At the sentencing hearing, the State introduced the Defendant's presentence report, which reflected that the thirty-eight-year-old Defendant had a substantial history of criminal convictions dating from the age of seventeen, including two convictions for domestic violence, two convictions for aggravated assault, two convictions for criminal trespassing, a conviction for burglary of an automobile, a conviction for vandalism, a conviction for simple assault, and various drug and traffic-related convictions. The presentence report further reflected that the Defendant stated under oath in court that he had never been employed. The State also introduced as exhibits certified copies of the Defendant's 2000 guilty plea convictions for aggravated assault, a 2002 probation violation order entered with respect to those convictions, the Defendant's 2002 convictions for automobile burglary and theft of property under $500, and the Defendant's 2014 conviction for simple domestic assault.

         The Defendant did not present any proof and made no statement to the court. During arguments, his counsel pointed out that the Defendant's right arm and leg were partially paralyzed from a gunshot wound he received in the early 1990s and that he suffered from extensive health problems. Defense counsel also noted that many of the Defendant's convictions were older, dating from the early 1990s and 2006, and argued that the Defendant had "accepted full responsibility" for the instant crime by pleading guilty. Defense counsel requested that the trial court impose the minimum sentence and order probation or some other kind of alternative sentencing.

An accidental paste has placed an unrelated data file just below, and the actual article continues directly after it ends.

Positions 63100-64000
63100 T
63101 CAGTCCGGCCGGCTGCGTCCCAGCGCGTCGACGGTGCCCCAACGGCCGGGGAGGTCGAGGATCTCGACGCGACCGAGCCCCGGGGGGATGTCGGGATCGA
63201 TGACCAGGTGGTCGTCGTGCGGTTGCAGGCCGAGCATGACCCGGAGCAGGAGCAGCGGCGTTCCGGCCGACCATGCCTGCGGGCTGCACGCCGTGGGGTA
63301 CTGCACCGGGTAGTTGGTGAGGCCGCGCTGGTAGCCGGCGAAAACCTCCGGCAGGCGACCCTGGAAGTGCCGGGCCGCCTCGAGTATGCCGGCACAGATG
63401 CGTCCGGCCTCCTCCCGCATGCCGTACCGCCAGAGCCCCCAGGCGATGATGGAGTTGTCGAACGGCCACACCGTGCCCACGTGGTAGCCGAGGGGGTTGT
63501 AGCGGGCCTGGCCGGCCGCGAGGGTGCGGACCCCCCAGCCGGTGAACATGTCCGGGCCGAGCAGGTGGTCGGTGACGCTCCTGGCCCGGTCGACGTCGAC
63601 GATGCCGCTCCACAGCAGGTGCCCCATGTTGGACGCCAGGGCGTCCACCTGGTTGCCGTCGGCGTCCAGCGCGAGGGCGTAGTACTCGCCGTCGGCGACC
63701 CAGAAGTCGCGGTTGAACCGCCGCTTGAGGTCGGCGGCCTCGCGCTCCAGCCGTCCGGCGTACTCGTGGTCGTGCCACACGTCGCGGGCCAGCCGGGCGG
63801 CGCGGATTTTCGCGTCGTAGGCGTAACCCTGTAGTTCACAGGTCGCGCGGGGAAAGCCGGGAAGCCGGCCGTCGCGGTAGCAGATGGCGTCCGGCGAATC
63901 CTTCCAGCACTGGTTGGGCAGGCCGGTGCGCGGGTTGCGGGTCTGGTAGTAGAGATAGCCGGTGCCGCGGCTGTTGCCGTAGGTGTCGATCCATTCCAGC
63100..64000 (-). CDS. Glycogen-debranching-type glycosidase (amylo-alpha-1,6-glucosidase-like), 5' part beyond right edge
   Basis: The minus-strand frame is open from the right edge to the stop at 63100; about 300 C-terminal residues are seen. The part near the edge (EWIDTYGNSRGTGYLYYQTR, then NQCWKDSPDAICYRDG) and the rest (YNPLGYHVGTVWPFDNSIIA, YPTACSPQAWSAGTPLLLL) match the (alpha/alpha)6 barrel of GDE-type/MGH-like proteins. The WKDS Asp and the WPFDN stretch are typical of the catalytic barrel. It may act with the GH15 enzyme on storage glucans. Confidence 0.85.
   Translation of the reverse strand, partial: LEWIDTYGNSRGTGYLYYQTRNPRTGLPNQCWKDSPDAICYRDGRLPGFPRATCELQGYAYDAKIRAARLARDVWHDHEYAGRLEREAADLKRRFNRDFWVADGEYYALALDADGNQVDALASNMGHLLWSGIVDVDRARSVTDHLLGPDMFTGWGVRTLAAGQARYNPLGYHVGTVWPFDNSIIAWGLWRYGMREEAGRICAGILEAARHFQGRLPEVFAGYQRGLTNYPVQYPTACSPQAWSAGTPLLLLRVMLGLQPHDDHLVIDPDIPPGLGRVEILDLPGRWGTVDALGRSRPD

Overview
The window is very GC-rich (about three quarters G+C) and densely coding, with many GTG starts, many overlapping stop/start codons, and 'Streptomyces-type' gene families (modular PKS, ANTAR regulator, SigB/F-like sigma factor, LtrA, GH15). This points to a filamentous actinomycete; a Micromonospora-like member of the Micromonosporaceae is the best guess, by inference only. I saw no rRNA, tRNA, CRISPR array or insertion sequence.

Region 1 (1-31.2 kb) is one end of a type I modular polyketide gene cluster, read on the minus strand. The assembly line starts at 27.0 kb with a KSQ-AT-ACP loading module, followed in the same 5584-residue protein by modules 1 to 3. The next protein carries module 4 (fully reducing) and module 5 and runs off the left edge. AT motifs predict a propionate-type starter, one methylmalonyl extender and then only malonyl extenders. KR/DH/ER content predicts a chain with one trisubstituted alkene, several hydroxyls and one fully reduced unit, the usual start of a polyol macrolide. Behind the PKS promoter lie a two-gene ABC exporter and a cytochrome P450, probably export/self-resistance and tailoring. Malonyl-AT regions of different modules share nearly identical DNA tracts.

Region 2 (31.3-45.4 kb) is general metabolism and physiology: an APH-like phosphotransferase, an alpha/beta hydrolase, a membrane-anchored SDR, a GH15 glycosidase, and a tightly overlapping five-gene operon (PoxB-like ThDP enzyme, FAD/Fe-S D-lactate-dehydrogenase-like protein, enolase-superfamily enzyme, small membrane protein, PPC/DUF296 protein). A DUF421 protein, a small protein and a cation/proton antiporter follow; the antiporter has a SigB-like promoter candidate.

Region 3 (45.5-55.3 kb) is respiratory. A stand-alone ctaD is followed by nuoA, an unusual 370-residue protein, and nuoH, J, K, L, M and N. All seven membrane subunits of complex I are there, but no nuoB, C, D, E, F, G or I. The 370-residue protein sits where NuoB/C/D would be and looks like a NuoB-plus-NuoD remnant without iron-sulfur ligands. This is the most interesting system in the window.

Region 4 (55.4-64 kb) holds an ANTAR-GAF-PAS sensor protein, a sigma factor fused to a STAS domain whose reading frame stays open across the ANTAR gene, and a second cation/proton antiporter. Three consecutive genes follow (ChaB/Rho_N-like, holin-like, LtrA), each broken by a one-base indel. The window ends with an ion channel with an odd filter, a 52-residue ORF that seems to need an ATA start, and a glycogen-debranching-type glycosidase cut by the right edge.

At the conclusion of the hearing, the trial court reviewed the Defendant's criminal history in detail and found two applicable enhancement factors: that the Defendant had a previous history of criminal convictions or criminal behavior in addition to those necessary to establish his sentencing as a Range II offender and that he had, before trial or sentencing, failed to comply with the conditions of a sentence involving release into the community, which the court based on the "five or possibly six different occasions" he had committed new offenses while on probation or a sentence involving release into the community. See Tenn. Code Ann. ยง 40-35-114(1), (8) (2014). The trial court noted the Defendant's partial paralysis and the fact that he was on disability but found no applicable mitigating factors. The court, therefore, sentenced the Defendant to ten years, the maximum in his range. The trial court found that the Defendant was not an appropriate candidate for probation or alternative sentencing, noting the Defendant's numerous failures to abide by the terms of sentences involving release into the community and the nature of his offense, in which he was ...